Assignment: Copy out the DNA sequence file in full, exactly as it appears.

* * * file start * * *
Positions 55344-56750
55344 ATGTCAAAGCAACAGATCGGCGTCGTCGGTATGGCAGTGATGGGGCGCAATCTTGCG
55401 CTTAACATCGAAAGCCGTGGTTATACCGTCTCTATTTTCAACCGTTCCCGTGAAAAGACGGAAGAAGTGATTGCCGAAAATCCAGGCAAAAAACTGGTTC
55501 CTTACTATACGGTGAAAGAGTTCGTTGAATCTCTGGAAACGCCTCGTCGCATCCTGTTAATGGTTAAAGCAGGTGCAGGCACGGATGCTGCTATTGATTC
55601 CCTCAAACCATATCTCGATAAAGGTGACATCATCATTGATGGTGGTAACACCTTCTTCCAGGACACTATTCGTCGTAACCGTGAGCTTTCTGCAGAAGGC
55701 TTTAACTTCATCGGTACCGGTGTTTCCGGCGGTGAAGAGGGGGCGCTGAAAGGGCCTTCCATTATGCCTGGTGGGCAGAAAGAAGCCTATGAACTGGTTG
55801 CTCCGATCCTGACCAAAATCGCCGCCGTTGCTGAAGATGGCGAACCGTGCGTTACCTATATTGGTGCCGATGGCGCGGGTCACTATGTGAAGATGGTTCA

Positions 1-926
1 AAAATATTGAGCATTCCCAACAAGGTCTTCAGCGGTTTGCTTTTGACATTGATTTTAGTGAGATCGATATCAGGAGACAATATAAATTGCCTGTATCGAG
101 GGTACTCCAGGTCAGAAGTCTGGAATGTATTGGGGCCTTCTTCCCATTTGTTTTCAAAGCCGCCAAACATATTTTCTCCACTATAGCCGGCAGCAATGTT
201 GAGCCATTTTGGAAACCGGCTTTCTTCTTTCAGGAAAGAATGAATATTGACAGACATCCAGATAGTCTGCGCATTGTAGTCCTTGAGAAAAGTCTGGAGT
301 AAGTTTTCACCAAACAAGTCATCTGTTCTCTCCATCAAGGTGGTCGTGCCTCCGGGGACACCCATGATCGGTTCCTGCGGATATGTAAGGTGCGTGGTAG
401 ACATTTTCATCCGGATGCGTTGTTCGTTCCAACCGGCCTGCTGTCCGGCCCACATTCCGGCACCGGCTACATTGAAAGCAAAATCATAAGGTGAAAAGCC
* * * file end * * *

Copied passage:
Positions 55344-56750
55344 ATGTCAAAGCAACAGATCGGCGTCGTCGGTATGGCAGTGATGGGGCGCAATCTTGCG
55401 CTTAACATCGAAAGCCGTGGTTATACCGTCTCTATTTTCAACCGTTCCCGTGAAAAGACGGAAGAAGTGATTGCCGAAAATCCAGGCAAAAAACTGGTTC
55501 CTTACTATACGGTGAAAGAGTTCGTTGAATCTCTGGAAACGCCTCGTCGCATCCTGTTAATGGTTAAAGCAGGTGCAGGCACGGATGCTGCTATTGATTC
55601 CCTCAAACCATATCTCGATAAAGGTGACATCATCATTGATGGTGGTAACACCTTCTTCCAGGACACTATTCGTCGTAACCGTGAGCTTTCTGCAGAAGGC
55701 TTTAACTTCATCGGTACCGGTGTTTCCGGCGGTGAAGAGGGGGCGCTGAAAGGGCCTTCCATTATGCCTGGTGGGCAGAAAGAAGCCTATGAACTGGTTG
55801 CTCCGATCCTGACCAAAATCGCCGCCGTTGCTGAAGATGGCGAACCGTGCGTTACCTATATTGGTGCCGATGGCGCGGGTCACTATGTGAAGATGGTTCA

Positions 1-926
1 AAAATATTGAGCATTCCCAACAAGGTCTTCAGCGGTTTGCTTTTGACATTGATTTTAGTGAGATCGATATCAGGAGACAATATAAATTGCCTGTATCGAG
101 GGTACTCCAGGTCAGAAGTCTGGAATGTATTGGGGCCTTCTTCCCATTTGTTTTCAAAGCCGCCAAACATATTTTCTCCACTATAGCCGGCAGCAATGTT
201 GAGCCATTTTGGAAACCGGCTTTCTTCTTTCAGGAAAGAATGAATATTGACAGACATCCAGATAGTCTGCGCATTGTAGTCCTTGAGAAAAGTCTGGAGT
301 AAGTTTTCACCAAACAAGTCATCTGTTCTCTCCATCAAGGTGGTCGTGCCTCCGGGGACACCCATGATCGGTTCCTGCGGATATGTAAGGTGCGTGGTAG
401 ACATTTTCATCCGGATGCGTTGTTCGTTCCAACCGGCCTGCTGTCCGGCCCACATTCCGGCACCGGCTACATTGAAAGCAAAATCATAAGGTGAAAAGCC